Post-elections, there is a possibility that policy tilts towards targeting higher growth: Barclays

Following elections in India in April-May 2024, there is a possibility that policy tilts towards targeting higher growth while not losing hard-earned macro stability, according to the Barclays FICC (fixed income, currencies, and commodities) research report.

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“India is set to remain the fastest-growing major economy for some time. However, post-general elections, policy may tilt towards even faster economic expansion. While 6 per cent growth would raise India’s global relevance, targeting 8 per cent could see it overtake China as the biggest contributor to global growth.

“If India is to become the world’s biggest driver of GDP growth, it will need higher investment. Through much of the past decade, intangible investment has driven the investment cycle. But with capacity utilisation rising and public investment elevated, a tilt back to fixed-asset investment might be in the offing,” per the report “India: A Breakout Moment.”

The report underscored that in the lead up to the 2024 general elections, the government has prioritised macro stability with a focus on inflation as opposed to a spend-and-grow approach. After the elections, the new government may aim to return GDP growth to levels last seen in the 2000s without losing macro stability.

While the impending general election has been widely flagged as a risk factor in terms of the economic outlook, Barclays’ economic research team observed that its recent work shows increasingly firm electoral mandates and no major disagreement over economic policy on growth within the polity in India, reducing the risk of any dramatic shift in policy direction.

“However, this does not necessarily preclude a change in policy orientation between stability and growth. Once the election cycle is over, assuming a majority government, there could be a temptation to tilt towards higher growth. This will obviously have implications for the macroeconomic stability achieved in recent years,” said Rahul Bajoria, Head of EM Asia (ex China) Economics, Barclays Investment Bank.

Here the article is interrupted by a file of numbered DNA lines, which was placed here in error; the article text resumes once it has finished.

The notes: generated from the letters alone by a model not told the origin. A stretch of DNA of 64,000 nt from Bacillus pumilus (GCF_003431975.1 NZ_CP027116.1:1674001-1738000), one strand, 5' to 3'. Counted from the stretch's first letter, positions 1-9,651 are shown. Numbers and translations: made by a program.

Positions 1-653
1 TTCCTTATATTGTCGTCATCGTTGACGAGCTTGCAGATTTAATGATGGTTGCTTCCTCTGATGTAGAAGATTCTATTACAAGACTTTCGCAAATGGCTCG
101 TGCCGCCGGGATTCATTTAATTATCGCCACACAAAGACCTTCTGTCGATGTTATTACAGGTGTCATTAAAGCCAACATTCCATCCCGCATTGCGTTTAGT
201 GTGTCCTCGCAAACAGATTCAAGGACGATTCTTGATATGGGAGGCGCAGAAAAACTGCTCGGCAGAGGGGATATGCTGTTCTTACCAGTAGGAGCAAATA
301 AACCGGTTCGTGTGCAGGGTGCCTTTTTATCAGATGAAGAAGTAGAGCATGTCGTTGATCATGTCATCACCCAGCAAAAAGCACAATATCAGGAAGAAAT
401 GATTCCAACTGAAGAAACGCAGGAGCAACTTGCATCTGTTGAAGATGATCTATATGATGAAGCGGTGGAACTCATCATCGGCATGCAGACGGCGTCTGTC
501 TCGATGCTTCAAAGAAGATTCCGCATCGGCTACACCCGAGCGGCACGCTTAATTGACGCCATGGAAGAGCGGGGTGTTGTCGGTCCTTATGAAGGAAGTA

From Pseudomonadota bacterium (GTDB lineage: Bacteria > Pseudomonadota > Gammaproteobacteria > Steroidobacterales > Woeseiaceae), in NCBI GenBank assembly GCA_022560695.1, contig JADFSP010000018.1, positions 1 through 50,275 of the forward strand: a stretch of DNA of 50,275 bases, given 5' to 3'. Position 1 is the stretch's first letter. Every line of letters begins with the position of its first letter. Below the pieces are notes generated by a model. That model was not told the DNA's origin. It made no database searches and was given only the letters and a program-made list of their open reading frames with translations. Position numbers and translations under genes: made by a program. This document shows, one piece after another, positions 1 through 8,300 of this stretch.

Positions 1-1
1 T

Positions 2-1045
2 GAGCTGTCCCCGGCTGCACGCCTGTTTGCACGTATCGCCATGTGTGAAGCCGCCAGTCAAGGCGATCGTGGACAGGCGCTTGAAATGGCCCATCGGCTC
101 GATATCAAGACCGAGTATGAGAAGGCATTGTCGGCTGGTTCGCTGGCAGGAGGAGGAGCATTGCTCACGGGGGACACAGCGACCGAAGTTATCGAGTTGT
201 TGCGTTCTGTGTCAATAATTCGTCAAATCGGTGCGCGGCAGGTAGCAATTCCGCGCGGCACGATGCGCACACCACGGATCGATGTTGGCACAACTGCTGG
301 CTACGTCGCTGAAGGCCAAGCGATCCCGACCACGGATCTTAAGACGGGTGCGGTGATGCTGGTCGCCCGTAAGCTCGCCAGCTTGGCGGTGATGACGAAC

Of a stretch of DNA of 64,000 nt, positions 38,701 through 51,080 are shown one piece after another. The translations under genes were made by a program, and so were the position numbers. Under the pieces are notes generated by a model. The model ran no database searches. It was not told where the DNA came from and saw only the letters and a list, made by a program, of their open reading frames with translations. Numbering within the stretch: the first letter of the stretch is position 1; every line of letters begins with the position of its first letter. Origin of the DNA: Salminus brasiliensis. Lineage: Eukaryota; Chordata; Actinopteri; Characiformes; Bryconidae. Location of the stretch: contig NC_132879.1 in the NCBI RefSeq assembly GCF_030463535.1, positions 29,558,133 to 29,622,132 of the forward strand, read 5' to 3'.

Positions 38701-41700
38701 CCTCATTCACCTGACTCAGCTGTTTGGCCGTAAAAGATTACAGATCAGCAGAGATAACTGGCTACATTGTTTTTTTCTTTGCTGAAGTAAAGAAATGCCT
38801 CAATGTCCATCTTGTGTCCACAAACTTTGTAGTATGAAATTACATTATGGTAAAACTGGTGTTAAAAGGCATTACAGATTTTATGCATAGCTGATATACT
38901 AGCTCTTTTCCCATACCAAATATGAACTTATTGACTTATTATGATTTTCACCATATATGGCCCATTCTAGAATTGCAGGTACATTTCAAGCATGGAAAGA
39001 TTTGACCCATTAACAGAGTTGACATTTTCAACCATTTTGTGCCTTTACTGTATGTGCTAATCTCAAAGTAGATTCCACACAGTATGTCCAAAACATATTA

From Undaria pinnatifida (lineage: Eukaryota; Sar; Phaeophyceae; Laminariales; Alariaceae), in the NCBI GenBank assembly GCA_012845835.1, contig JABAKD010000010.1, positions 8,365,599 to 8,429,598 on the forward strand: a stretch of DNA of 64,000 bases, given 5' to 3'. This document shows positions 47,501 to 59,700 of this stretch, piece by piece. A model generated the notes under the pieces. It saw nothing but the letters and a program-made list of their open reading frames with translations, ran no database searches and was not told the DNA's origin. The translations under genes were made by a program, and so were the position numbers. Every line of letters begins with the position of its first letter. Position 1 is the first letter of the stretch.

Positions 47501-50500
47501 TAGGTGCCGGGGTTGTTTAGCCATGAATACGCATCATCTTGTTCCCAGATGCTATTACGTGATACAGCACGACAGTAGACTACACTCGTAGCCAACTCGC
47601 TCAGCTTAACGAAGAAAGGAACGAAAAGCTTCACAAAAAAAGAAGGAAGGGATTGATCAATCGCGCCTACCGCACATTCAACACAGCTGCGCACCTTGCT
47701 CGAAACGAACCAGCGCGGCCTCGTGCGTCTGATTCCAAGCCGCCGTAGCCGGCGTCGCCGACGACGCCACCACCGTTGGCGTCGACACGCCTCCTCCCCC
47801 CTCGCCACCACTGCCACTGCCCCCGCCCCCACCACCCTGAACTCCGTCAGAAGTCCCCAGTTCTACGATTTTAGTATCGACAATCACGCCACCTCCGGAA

A higher growth trajectory not only raises risks for the current account deficit and subsequent funding requirements, but if achieved through fiscal pump-priming, it may come at the cost of fiscal consolidation and higher inflation, which could spur volatility in economic variables, said the Barclays’ team, which also included research analysts’ Shreya Sodhani and Amruta Ghare.

“As such, we think the best way to aim for higher growth would be to strengthen certain macroeconomic variables, such as savings, maintain high levels of productivity, and making better use of India’s fundamental advantages: clean balance sheets, private-sector dynamism, a geopolitical backdrop that favours manufacturing capacity build-up, and a young population in an ageing world. We think these could be achieved by means of defined quantitative targets,” opined the analysts.

Key man risk

The report highlighted that an often-cited risk is the association of India’s macro-progress with its current leadership. The current administration has shown fiscal restraint and prudence during difficult macro periods, especially during the pandemic and ongoing conflicts.

“This has led to investors discussing key-man risk in India; that the system itself does not lend itself to prudence, and that beyond the current leadership, it may revert back to its “old ways.” This is a fair risk to be worried about, but we would not know to what extent it is true or not till it actually plays out,” the report said.

‘Reset’ may be coming for India

The analysts felt that a ‘reset’ may be coming for India. After years of middling economic growth relative to its own past, in the shadow of a sluggish world economy, a banking sector laden with NPAs, corporate deleveraging, and persistently high inflation, they believe the economy could now be at a turning point.

The analysts emphasised that many of these factors holding back India’s growth trajectory have reversed, and the twin balance sheet issue has become an advantage rather than a crisis.

The more proactive push to increase manufacturing, with friend-shoring, clean corporate and financial balance

sheets, better control over inflation, a sophisticated digital footprint, and a large infrastructure buildout should provide additional stimulus to the economy, the research team said. As such, they expect India’s growth, in real terms, to remain high.

The real challenge, however, is to make the economy grow faster, say around 8 per cent — last achieved in 2005–10 (calendar year terms) — without compromising macro stability.

Reforms taken over the past few years, across tax policy, industrial policies, quality of public spending, digital infrastructure, and foreign policy, are likely to pay dividends in a post-COVID landscape, per the report.

Also read: Annulling of electoral bonds will lead to greater transparency: Amartya Sen

“India’s economic outperformance is entering its fourth year, accompanied by enhanced macro stability. But the path to becoming the world’s biggest contributor to growth needs economic discipline and continued reforms,” opined the Barclays team.

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